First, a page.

Commercial fish harvesters and their business partners intent on assuring economic survival of this physically and financially tough business will gather in Anchorage Dec. 10-12 to teach what they know to the next generation of industry leaders.
The value of Bristol Bay driftnet permits continues to increase. The value placed on those permits by the Commercial Fisheries Entry Commission jumped up over $14-thousand dollars to $117.2-thousand dollars. That's compared to the $102.9-thousand dollars value recorded back in October. The November figure of $117.2-thousand dollars is the largest value for Bristol Bay driftnet permits in over a year. The Commercial Fisheries Entry Commission bases their value on the actual prices that permits are sold for but there is a lag, sometimes as much as a couple of months.
Just prior to Thanksgiving, ADF&G issued a revised Bristol Bay salmon forecast that lowers the total run another 2%. The reason was a computer error. Overall, the state is predicting a weak run of 26.5 million fish, with a commercial harvest of just under 18 million fish.
The CEO of Northern Dynasty Minerals used a presentation last month in Anchorage to discuss the departure of Anglo American from the partnership formed to develop the proposed Pebble Mine. KDLG’s Mike Mason listened in and filed this report.
The Bristol Bay red king crab season got off to a late start, but it's wrapping up in line with past seasons. The season opened four days later than planned — Oct. 19 — after the shutdown of the federal government delayed its regular Oct. 15 start. Despite losing four days to Congressional stumbles, the last bit of the 7.74 million-pound quota was pulled Nov. 15.
This year’s sockeye salmon run to Bristol Bay came in at 23-million fish. Next year’s run could potentially be significantly larger according to a forecast that was released last week. KDLG’s Mike Mason has the details.
When Mike Heatwole, vice president of corporate communications for the Pebble Limited Partnership, gave a status report of the controversial and beleaguered Pebble project to a friendly audience in Anchorage Thursday afternoon, he laced his speech with sadness and resignation.
THE NATIONAL WEATHER SERVICE IN ANCHORAGE HAS ISSUED A FREEZING RAIN ADVISORY...WHICH IS IN EFFECT FROM 11 AM THIS MORNING TO MIDNIGHT AKST TONIGHT. COLD AIR WILL REMAIN IN PLACE ACROSS THE BRISTOL BAY ZONE TODAY. RAIN FROM THE BERING SEA STORM WILL ARRIVE LATE THIS MORNING...FALL THROUGH THE COLD AIR NEAR THE SURFACE...AND FREEZE ON CONTACT WITH EXPOSED SURFACES. ICE ACCUMULATION...LESS THAN ONE QUARTER INCH.
One of the major barge companies that serves Western Alaska has been purchased by a major transportation company that serves Alaska and the Pacific Northwest. Back in April Lynden, which is a family of freight transportation companies, agreed to buy Northland Services for an undisclosed sum. The transaction is now complete.
The value placed on Bristol Bay driftnet fishing permits by the State of Alaska continues to go up. Every month the Alaska Commercial Fisheries Entry Commission releases a permit value report. In the report for October CFEC puts the value of a Bristol Bay driftnet permit at $102.9-thousand dollars. That’s up from the $100.7-thousand dollar value recorded in September.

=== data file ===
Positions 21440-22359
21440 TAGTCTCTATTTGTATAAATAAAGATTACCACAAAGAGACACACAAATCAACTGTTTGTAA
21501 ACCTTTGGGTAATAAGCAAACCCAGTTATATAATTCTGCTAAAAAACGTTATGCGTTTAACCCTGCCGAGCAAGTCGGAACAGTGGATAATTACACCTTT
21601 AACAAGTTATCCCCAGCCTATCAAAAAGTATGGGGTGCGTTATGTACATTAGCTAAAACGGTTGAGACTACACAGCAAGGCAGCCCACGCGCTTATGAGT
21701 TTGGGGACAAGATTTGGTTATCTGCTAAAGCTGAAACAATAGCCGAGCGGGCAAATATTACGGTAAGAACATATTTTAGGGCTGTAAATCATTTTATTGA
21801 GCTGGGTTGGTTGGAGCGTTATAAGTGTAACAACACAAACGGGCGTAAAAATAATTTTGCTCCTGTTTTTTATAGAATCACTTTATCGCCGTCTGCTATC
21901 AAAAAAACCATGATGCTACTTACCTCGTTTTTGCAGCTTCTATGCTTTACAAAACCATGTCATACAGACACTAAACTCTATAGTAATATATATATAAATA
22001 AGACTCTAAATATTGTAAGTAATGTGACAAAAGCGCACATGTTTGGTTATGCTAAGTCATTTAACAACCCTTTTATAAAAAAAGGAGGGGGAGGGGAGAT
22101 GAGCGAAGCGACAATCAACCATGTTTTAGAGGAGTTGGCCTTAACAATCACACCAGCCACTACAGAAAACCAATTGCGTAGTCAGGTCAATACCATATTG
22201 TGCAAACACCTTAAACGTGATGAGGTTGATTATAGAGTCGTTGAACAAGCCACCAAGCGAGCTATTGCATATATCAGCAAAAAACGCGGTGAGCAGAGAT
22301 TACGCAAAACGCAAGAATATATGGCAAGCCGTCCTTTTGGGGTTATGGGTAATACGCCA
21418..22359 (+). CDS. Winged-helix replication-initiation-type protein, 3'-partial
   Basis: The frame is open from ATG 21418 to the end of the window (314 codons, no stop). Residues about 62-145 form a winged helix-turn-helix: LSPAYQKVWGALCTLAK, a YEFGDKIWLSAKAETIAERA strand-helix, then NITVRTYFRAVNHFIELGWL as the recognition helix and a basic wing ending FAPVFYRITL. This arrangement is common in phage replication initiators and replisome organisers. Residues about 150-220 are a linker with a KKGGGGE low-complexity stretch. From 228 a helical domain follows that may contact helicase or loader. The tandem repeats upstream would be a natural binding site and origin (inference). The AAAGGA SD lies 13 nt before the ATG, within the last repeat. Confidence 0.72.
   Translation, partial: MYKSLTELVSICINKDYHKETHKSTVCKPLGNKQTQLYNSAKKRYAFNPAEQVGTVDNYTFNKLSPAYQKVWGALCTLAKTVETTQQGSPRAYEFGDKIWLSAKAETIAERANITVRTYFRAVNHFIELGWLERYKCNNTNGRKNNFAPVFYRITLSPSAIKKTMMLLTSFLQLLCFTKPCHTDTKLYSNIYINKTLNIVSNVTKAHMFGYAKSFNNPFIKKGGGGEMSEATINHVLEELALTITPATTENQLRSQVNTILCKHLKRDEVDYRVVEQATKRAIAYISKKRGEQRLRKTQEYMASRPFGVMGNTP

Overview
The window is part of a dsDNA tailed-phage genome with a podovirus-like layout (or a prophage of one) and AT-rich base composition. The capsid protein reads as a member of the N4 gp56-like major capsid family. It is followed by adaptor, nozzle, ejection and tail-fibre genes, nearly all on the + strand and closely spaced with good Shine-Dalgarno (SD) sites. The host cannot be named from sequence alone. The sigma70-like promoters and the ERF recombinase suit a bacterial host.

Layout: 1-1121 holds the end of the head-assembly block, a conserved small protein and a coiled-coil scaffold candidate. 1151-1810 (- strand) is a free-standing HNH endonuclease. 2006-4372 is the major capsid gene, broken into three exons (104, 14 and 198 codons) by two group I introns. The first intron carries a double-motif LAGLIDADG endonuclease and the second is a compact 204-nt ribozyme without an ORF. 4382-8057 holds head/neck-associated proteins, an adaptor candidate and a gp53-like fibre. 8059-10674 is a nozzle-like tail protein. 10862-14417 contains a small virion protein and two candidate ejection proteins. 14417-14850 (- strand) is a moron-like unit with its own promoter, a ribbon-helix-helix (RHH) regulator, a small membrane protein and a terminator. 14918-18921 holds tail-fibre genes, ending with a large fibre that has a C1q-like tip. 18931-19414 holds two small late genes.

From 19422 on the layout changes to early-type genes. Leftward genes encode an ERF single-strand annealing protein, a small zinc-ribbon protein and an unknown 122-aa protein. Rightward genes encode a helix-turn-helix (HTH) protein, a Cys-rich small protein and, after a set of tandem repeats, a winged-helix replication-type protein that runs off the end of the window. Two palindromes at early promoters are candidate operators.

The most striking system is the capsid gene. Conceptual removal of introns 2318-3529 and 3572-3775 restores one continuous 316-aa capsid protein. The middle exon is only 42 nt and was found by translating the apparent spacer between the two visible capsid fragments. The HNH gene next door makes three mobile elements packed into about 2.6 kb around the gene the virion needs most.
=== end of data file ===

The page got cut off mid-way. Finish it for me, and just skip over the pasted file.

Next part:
A diverse coalition of Alaskans today announced the formation of Bristol Bay United (BBU). BBU will demand action from the Obama Administration and elected officials to stop the Pebble Mine and protect Alaska’s jobs and way of life. Scientific studies show that an open-pit mine in Bristol Bay, Alaska could destroy up to 90 miles of streams and 4,800 acres of wetlands, and require the excavation of up to 10 billion tons of waste rock that will be stored in Bristol Bay forever.
Earlier this month the Alaska Board of Fisheries set the schedule for the round of meetings that will be held in late 2015 and early 2016. As KDLG’s Mike Mason reports, that includes the next meeting focused on Bristol Bay.
Commercial fishing for Bristol Bay red king crab is officially under way, but on opening day, Oct. 15, most of the boats were unable to leave the port of Dutch Harbor, for lack of required federal permits. The multi-million dollar fishery was stalled by the partial federal government shutdown, with members of Congress unable to agree on how to deal with the nation's debt limit and Affordable Care Act.
An effort is underway to overturn the 2011 decision by the Local Boundary Commission that allowed the city of Dillingham to bring the Nushagak Commercial Fishing District into the city limits. KDLG’s Mike Mason has the story.
Another step has been taken towards getting Alaska’s commercial salmon fisheries recertified as sustainable by the Marine Stewardship Council. Last fall the MSC sustainability certification of Alaska’s commercial salmon fisheries was allowed to lapse after most of the major seafood processors that operate in the state pulled their support. However, the Purse Seine Vessel Owners Association stepped up to serve as the client for getting the fisheries recertified.
The US Food and Drug Administration announced the recall by Big Blue Fisheries on September 30. It covers all vacuum-packed smoked fish produced by Big Blue — for the last two years. Greg Johnstone, the Environmental Health Officer with the state Department of Environmental Conservation, inspected Big Blue on September 20 and discovered that a recording graph on Big Blue’s smoker was not working.
Kodiak’s waterfront is bedecked with hundreds of “7 by’s” as boats stack their pots and gear up for the big crab fisheries in the Bering Sea. The Bristol Bay red king crab season is set to open on October 15, with a harvest of 8.6 million pounds, similar to last year. A reopened Tanner crab fishery will produce a three million pound catch; the numbers for Bering Sea snow crab, Alaska’s largest crab fishery, will be out next week.